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Exploring agricultural production systems and their fundamental components with system dynamics modelling

Jeffrey P. Walters, David W. Archer, Gretchen F. Sassenrath, John R. Hendrickson, Jon D. Hanson, John M. Halloran, Peter Vadas, Vladimir J. Alarcon
Ecological modelling 2016 v.333 pp. 51-65
crops, dynamic models, environmental impact, food safety, input costs, issues and policy, livestock, production technology, sustainable agriculture, United States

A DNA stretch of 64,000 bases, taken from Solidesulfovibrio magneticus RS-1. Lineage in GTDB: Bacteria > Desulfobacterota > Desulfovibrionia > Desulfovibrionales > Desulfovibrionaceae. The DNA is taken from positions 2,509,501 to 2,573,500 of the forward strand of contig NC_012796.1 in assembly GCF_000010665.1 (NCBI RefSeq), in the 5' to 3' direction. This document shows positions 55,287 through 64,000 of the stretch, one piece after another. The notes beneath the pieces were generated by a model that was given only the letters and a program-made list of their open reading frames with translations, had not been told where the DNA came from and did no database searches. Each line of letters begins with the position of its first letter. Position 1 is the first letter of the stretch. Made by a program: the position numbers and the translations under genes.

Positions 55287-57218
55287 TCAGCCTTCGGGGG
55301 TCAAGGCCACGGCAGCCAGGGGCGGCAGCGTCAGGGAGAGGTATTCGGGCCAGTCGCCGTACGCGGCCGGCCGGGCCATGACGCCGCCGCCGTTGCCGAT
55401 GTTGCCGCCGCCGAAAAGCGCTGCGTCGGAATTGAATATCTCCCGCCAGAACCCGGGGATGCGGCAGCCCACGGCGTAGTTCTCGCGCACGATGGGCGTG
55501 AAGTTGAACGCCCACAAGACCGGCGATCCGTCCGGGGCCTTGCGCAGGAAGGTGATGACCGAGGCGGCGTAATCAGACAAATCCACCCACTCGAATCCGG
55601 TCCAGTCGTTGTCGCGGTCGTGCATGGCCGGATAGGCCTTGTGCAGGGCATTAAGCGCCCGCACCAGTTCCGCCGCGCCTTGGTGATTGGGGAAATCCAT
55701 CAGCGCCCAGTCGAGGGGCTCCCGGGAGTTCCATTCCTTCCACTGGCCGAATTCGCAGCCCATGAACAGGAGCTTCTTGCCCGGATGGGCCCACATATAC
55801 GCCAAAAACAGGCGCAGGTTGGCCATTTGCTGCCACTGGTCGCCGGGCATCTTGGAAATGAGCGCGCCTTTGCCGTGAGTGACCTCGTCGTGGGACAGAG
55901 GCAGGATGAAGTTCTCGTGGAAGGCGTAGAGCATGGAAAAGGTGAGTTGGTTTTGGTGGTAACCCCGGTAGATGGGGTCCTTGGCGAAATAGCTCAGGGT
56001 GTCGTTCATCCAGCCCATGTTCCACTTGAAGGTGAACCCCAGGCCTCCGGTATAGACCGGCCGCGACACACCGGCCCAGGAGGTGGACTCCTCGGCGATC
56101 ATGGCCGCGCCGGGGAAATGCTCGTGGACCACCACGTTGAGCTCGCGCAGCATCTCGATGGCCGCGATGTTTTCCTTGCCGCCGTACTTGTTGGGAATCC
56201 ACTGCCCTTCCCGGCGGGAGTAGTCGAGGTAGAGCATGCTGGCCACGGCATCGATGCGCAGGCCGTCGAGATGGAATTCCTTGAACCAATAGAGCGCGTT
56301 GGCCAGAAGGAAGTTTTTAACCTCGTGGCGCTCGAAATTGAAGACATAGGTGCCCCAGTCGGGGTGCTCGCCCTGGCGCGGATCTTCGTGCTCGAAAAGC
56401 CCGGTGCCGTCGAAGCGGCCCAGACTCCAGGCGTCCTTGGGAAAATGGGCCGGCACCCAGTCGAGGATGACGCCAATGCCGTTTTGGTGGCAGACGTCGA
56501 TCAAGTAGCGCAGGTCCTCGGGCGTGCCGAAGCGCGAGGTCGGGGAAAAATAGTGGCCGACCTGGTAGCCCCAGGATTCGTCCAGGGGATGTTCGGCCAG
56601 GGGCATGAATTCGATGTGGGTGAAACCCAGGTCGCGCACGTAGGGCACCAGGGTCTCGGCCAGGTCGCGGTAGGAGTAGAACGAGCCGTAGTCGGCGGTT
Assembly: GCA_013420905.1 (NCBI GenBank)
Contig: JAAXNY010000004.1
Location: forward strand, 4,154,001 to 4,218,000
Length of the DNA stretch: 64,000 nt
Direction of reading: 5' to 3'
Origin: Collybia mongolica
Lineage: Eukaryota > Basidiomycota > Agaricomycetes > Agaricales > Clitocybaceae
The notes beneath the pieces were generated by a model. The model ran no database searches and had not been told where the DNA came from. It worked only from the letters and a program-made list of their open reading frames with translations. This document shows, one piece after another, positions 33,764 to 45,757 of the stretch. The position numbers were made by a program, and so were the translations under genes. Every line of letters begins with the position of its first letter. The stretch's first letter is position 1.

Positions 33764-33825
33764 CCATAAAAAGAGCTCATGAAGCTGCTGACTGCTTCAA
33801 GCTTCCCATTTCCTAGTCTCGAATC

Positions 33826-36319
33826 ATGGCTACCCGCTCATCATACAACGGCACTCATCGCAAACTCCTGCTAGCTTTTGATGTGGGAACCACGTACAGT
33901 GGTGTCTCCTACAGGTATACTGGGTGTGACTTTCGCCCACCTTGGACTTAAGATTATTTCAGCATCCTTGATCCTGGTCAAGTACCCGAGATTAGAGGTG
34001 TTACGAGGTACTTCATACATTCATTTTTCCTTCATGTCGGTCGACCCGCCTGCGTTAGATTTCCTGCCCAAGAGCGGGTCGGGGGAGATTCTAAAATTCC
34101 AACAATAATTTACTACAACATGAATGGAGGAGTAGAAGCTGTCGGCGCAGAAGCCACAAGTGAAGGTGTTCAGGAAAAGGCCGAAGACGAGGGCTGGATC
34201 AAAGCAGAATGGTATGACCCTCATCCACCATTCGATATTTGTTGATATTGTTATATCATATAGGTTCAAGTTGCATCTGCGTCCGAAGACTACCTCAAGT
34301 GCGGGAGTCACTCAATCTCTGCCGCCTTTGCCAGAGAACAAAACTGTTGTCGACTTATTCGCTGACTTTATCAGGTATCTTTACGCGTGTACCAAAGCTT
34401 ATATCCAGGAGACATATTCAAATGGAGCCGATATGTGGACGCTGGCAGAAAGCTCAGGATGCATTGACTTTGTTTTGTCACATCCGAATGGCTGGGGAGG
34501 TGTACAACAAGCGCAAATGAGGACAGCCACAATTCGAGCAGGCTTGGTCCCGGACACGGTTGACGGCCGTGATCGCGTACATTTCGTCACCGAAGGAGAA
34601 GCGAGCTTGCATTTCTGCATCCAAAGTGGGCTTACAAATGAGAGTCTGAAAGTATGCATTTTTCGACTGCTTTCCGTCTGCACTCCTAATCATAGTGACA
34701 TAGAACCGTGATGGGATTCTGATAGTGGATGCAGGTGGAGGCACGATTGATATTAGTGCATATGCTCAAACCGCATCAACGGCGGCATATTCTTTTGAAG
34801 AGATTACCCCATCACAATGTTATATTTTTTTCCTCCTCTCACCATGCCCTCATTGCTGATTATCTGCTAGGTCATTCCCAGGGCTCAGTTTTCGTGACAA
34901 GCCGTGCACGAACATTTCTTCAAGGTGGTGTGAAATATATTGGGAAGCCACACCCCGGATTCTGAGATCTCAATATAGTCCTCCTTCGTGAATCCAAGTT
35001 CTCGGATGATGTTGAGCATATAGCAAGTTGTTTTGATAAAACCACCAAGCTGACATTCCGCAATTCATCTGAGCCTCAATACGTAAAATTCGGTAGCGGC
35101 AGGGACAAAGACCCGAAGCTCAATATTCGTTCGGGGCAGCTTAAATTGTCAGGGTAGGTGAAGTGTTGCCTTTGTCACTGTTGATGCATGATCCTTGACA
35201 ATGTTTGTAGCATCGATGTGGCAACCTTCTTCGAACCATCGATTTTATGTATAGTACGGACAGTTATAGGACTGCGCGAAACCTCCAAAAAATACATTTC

Agricultural production in the United States is undergoing marked changes due to rapid shifts in consumer demands, input costs, and concerns for food safety and environmental impact. Agricultural production systems are comprised of multidimensional components and drivers that interact in complex ways to influence production sustainability. In a mixed-methods approach, we combine qualitative and quantitative data to develop and simulate a system dynamics model that explores the systemic interaction of these drivers on the economic, environmental and social sustainability of agricultural production. We then use this model to evaluate the role of each driver in determining the differences in sustainability between three distinct production systems: crops only, livestock only, and an integrated crops and livestock system. The result from these modelling efforts found that the greatest potential for sustainability existed with the crops only production system. While this study presents a stand-alone contribution to sector knowledge and practice, it encourages future research in this sector that employs similar systems-based methods to enable more sustainable practices and policies within agricultural production.